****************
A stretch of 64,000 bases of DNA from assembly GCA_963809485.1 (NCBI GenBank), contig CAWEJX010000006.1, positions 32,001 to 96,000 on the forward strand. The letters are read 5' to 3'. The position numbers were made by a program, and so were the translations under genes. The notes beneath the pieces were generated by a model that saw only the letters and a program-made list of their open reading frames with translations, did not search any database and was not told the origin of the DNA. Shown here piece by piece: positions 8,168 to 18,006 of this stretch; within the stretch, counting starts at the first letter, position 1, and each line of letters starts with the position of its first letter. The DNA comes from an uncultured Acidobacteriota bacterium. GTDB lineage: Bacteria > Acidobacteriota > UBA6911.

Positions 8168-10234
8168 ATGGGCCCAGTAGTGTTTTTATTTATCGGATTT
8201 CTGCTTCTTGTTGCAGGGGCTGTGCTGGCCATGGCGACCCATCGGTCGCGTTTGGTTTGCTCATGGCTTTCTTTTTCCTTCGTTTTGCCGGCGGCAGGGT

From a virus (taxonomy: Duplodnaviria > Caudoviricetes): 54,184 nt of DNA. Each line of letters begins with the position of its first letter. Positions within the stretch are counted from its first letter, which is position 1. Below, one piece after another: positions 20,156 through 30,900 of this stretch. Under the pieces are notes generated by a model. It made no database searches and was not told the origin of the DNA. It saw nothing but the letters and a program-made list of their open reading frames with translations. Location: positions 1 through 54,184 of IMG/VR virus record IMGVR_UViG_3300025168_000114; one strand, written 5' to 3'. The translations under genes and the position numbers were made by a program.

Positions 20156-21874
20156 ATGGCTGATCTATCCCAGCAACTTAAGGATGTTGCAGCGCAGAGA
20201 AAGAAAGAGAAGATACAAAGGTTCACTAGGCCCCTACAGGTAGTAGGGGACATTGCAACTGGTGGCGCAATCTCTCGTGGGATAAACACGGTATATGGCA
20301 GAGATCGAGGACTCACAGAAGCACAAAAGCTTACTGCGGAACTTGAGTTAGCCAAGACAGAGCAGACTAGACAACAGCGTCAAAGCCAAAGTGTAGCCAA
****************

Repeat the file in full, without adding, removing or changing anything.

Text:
A stretch of 64,000 bases of DNA from assembly GCA_963809485.1 (NCBI GenBank), contig CAWEJX010000006.1, positions 32,001 to 96,000 on the forward strand. The letters are read 5' to 3'. The position numbers were made by a program, and so were the translations under genes. The notes beneath the pieces were generated by a model that saw only the letters and a program-made list of their open reading frames with translations, did not search any database and was not told the origin of the DNA. Shown here piece by piece: positions 8,168 to 18,006 of this stretch; within the stretch, counting starts at the first letter, position 1, and each line of letters starts with the position of its first letter. The DNA comes from an uncultured Acidobacteriota bacterium. GTDB lineage: Bacteria > Acidobacteriota > UBA6911.

Positions 8168-10234
8168 ATGGGCCCAGTAGTGTTTTTATTTATCGGATTT
8201 CTGCTTCTTGTTGCAGGGGCTGTGCTGGCCATGGCGACCCATCGGTCGCGTTTGGTTTGCTCATGGCTTTCTTTTTCCTTCGTTTTGCCGGCGGCAGGGT

From a virus (taxonomy: Duplodnaviria > Caudoviricetes): 54,184 nt of DNA. Each line of letters begins with the position of its first letter. Positions within the stretch are counted from its first letter, which is position 1. Below, one piece after another: positions 20,156 through 30,900 of this stretch. Under the pieces are notes generated by a model. It made no database searches and was not told the origin of the DNA. It saw nothing but the letters and a program-made list of their open reading frames with translations. Location: positions 1 through 54,184 of IMG/VR virus record IMGVR_UViG_3300025168_000114; one strand, written 5' to 3'. The translations under genes and the position numbers were made by a program.

Positions 20156-21874
20156 ATGGCTGATCTATCCCAGCAACTTAAGGATGTTGCAGCGCAGAGA
20201 AAGAAAGAGAAGATACAAAGGTTCACTAGGCCCCTACAGGTAGTAGGGGACATTGCAACTGGTGGCGCAATCTCTCGTGGGATAAACACGGTATATGGCA
20301 GAGATCGAGGACTCACAGAAGCACAAAAGCTTACTGCGGAACTTGAGTTAGCCAAGACAGAGCAGACTAGACAACAGCGTCAAAGCCAAAGTGTAGCCAA